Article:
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Housing Authority looks to construct apartment building, replace aged dwellings

Buena Vista MHP February 2023
by Gennady Sheyner | Source |

When the Buena Vista Mobile Home Park was on the verge of being razed and replaced with a luxury-housing development six years ago, the Santa Clara County Housing Authority stepped in and bought the El Camino Real property, preserving it as one of Palo Alto’s few bastions of low-income housing.

Now, the housing authority is moving ahead with its own redevelopment plan for the park at 3980 El Camino Real, one that would replace mobile homes, community buildings and a motel on the west side of Buena Vista with a new apartment building. The authority also intends to replace existing mobile homes at the remainder of the site with new ones, according to a report that the agency issued ahead of a Feb. 13 meeting with the Palo Alto City Council to unveil the proposal.

The housing authority will solicit feedback about the new plan from Buena Vista residents and other stakeholders until June, after which it will submit plans with the city of Palo Alto and state Department of Housing and Community Development, according to a memo from the agency. If things go well, construction would begin at the end of this year or early next year.

For Buena Vista, the new proposal would represent the biggest transformation since the housing authority took ownership of the 4.5-acre property from the Jisser family in 2017. At that time, the county Board of Supervisors and the Palo Alto City Council each kicked in $14.5 million to help prevent the park’s closure. The Housing Authority contributed $12 million to purchase and another $19.9 million to renovate the residential community, a process that included replacing Buena Vista’s aged utility systems and bringing mobile homes up to code.

The agreement involved a mutual understanding by the funders that the Housing Authority would upgrade the mobile home park and preserve it as low-income housing for decades to come. To date, however, the process has moved much more slowly than some residents had hoped for. When the park operator, Caritas, concluded its work at Buena Vista in 2019 and the John Stewart Company took over, residents complained at a public meeting about the lack of improvements.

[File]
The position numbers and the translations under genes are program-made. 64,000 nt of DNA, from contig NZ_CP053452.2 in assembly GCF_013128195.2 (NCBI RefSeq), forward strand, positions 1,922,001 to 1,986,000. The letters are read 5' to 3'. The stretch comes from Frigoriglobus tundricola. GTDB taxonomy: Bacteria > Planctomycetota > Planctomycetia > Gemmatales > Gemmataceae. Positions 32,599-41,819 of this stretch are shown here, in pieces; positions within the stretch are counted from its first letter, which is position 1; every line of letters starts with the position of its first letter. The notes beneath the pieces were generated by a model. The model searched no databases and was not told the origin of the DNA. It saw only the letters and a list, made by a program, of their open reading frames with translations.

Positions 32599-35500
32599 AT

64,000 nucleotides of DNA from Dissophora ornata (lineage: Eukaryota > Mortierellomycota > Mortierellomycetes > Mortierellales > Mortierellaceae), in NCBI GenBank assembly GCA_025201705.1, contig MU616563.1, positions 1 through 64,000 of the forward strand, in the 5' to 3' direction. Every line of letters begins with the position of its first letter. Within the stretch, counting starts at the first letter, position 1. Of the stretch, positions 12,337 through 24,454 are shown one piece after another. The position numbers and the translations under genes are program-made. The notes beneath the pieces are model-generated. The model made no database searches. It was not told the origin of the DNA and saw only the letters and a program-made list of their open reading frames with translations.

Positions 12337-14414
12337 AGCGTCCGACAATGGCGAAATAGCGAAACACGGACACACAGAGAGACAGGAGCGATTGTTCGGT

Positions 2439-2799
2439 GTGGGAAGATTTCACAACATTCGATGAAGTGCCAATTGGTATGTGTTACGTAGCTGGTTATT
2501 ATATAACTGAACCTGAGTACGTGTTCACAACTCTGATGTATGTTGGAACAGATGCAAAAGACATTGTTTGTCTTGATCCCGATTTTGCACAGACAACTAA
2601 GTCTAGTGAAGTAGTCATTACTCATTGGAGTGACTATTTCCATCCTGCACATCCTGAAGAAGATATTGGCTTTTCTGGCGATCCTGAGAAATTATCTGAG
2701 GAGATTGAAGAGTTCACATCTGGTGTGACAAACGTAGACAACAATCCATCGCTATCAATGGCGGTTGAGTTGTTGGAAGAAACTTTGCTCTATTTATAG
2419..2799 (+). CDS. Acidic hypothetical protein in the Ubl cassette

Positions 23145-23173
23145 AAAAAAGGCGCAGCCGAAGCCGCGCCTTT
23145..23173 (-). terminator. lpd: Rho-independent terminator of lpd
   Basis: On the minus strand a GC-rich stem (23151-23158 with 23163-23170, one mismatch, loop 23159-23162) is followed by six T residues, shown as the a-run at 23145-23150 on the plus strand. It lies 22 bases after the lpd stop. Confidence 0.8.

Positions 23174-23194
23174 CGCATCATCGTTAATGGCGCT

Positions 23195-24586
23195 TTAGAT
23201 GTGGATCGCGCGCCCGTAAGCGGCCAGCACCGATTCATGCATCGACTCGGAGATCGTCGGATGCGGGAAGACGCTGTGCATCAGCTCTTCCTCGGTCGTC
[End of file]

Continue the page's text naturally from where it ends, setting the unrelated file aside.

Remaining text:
Since then, some mobile homes have been demolished and some residents have left. The park today has about 270 residents, according to the Housing Authority, down from about 400 at the time of the purchase. The 117 households in 2017 dwindled to 93 in 2019 and to 77 now, with a variety of income levels, housing types and family sizes.

The Housing Authority did not respond to questions from this news organization about Buena Vista and its planned development, but its new report touts the upgrades that it has made. In 2020 and 2021, it reportedly brought in 18 new recreational vehicles and manufactured homes to replace existing mobile homes, a program that it claims “created better quality housing for 61 park residents.” The agency has also reportedly cleaned out trash and abandoned cars, repaired homes, installed new electrical and gas utilities, replaced aged sewer and water lines and created new spaces for resident services and the community’s after-school program, according to the report.

The state agency and the John Stewart Company have also been inspecting units and bringing them up to health and safety standards, issuing compliant leases and certifying income levels, according to the memo. That work continues to this day.

The Housing Authority also acknowledged that its original plan to launch renovations shortly after purchasing the park and installing an operator has not gone as expected.

“Unfortunately, this plan was impacted greatly by the difficult realities of the park’s condition, including the state of the infrastructure systems, the physical condition and age of the units, a significant relocation project within the park, and the varying degree of barriers facing each household,” the report states. “While not insurmountable, these difficult realities have slowed down our efforts significantly.”

The goal, according to the memo, “continues to be the preservation and improvement of the park, and the stability and success of its residents.”

According to a report from the office of City Manager Ed Shikada, the upcoming council discussion will be part of a broader outreach effort by the Housing Authority, which will also include a meeting with the Santa Clara County Board of Supervisors. The authority also held a meeting with about 45 residents last month, the report states, with future plans to meet individually with residents to hear their concerns.

The Housing Authority told residents in a Jan. 23 notice that its long-term plan is to replace all mobile homes with new units and that the new apartments will replace the dwellings that were previously on site. The company also informed residents that there will be “significant onsite activity” and that those who will be required to temporarily relocate will get financial assistance from Poco Way HDC, the Housing Authority’s affiliated nonprofit.

“The Housing Authority and Poco are working diligently to maintain long-term, safe, high quality affordable housing for the residents of Buena Vista,” the notice states.

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